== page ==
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MOSCOW, April 07. /ITAR-TASS/. Crimea’s reunification with Russia has not affected Russia’s economic indicators or the Russian economy’s growth rates, Doctor of Economic Sciences Mikhail Delyagin, the director of the Russian Institute of Globalization, told ITAR-TASS on Monday.
“The Gross Domestic Product (GDP) grew by 0.8% in the first quarter of 2014, which is exactly the same as in the first three months of 2013. It means that Crimea’s incorporation into Russia has not changed the basic trends in the state of the Russian economy,” Delyagin said with reference to the figures provided by the Russian Ministry of Economic Development.
According to Delyagin’s calculations, Crimea’s adaptation to Russian realities will yearly cost Russia 110-180 billion rubles ($3-5 billion).
“The uncommitted funds in the Russian federal budget were valued at 7.6 trillion rubles ($217 billion) on March 1, 2014. Given that Russia no longer pays Ukraine for renting a base in Sevastopol for the Russian Black Sea fleet and does not have the need to create another naval base near Novorossiisk, Russia has even benefited from Crimea’s incorporation,” the Russian expert went on to say.
“At the same time, the outflow of private capital from Russia increased to $65-70 billion in the first quarter of 2014 compared to $62.7 billion in 2013. These figures reflect the panic of venture capital. 'Spare money' which found no application in Russia’s economy was taken out of the country," Delyagin said, adding that he believes this money will return as soon as profitable commercial projects appear in Russia.
In his view, Crimea needs an employment program for its people. “Out of Crimea’s population of two million people, only about 300,000 are officially employed,” Delyagin sai,d offering his plan of resolving Crimea’s employment problem.
“First, it is necessary to create conditions for Crimean Tatars to develop cooperation with Russian small and medium businesses. A huge number of people could be sent to search for artesian water. Enterprising military could start converting Crimea’s military air fields into civilian airports for airlifting tourists or organizing pontoon ferry crossings via the Strait of Kerch,” Delyagin said, enumerating potential job opportunities for the Crimean population.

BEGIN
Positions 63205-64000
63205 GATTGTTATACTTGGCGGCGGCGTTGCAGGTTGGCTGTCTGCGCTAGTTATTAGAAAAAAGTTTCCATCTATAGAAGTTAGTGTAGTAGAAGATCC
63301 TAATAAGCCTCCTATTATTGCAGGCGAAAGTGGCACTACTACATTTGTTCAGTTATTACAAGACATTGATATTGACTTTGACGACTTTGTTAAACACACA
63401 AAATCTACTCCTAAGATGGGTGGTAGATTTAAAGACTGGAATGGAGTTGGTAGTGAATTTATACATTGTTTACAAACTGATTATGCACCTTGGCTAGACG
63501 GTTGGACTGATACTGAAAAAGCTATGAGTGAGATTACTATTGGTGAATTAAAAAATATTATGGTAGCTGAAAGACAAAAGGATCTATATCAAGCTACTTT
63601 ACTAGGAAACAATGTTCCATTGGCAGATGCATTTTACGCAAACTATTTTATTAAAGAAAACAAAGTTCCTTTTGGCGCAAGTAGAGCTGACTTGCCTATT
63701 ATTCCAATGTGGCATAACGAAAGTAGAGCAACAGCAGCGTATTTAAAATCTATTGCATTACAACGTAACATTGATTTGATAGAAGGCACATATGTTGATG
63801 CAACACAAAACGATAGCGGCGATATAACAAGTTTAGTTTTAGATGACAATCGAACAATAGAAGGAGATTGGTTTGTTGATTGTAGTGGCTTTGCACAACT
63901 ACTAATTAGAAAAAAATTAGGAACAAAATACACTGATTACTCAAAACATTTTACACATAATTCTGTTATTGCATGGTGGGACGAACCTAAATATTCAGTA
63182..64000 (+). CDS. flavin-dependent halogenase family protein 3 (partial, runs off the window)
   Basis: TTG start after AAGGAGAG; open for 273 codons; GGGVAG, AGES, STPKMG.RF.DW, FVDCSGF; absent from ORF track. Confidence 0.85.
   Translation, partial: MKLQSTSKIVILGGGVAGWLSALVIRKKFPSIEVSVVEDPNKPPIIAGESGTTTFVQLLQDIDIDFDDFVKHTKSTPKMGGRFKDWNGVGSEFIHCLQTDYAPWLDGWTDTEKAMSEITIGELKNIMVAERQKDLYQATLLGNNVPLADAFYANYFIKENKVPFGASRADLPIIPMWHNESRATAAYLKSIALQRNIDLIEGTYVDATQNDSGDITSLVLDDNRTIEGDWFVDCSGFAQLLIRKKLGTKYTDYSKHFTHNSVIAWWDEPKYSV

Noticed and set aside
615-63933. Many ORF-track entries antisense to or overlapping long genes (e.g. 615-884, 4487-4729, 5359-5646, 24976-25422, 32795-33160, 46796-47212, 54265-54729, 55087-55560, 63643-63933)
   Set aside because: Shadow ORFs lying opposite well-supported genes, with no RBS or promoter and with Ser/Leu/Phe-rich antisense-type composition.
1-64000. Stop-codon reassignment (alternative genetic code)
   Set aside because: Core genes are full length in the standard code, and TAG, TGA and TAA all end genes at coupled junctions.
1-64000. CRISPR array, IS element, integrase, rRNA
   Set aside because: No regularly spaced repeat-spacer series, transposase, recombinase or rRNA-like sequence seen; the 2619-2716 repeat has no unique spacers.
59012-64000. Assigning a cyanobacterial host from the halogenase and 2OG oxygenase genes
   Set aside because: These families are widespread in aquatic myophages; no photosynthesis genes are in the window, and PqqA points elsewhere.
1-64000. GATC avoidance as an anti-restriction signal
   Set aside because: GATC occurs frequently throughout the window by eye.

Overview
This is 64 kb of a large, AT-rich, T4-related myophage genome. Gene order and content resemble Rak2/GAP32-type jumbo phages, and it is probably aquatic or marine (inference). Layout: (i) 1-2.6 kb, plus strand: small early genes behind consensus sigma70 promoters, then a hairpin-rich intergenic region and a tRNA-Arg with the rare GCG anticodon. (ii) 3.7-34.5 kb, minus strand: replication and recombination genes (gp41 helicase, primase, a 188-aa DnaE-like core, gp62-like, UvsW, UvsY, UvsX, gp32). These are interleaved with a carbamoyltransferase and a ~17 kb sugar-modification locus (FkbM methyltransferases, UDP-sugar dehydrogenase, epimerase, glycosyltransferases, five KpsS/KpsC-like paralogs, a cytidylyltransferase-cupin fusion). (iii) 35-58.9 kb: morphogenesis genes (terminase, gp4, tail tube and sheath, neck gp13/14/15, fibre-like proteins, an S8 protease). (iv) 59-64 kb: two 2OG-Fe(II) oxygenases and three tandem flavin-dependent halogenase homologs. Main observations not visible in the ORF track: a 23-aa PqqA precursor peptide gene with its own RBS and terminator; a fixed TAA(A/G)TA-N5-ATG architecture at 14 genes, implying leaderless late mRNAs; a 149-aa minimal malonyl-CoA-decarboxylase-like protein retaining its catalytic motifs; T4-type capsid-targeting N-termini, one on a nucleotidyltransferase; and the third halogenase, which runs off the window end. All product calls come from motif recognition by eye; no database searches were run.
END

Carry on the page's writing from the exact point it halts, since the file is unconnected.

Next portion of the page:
“First and foremost, Crimea needs to develop tourism infrastructure and health resort services, make that sector of economy transparent and oblige entrepreneurs to pay taxes to the budget,” the economist said.
“Naturally, Crimea lives off its service sector, which accounts for more than 60% of the gross domestic product (GDP) or over 100 billion rubles ($2.8 billion). However, industrial enterprises are the main source of budget revenues,” Svetlana Verba, the Crimean minister of economic development, said in an interview with the Ogonyok magazine.
“Trade and the service sector are hiding the biggest potential for filling the Crimean budget - non-legalized mini hotels and unbridled ‘resort’ trade. We have already started restoring order in this sphere,” Verba said.
According to Svetlana Verba, the peninsula’s economy cannot survive exclusively on tourism and the health resort industry because they provide only seasonal employment.
“Crimea needs to develop those sectors of economy that will create jobs all-year round. They include science-intensive industries and processing of agricultural products,” Crimea’s minister of economic development said.
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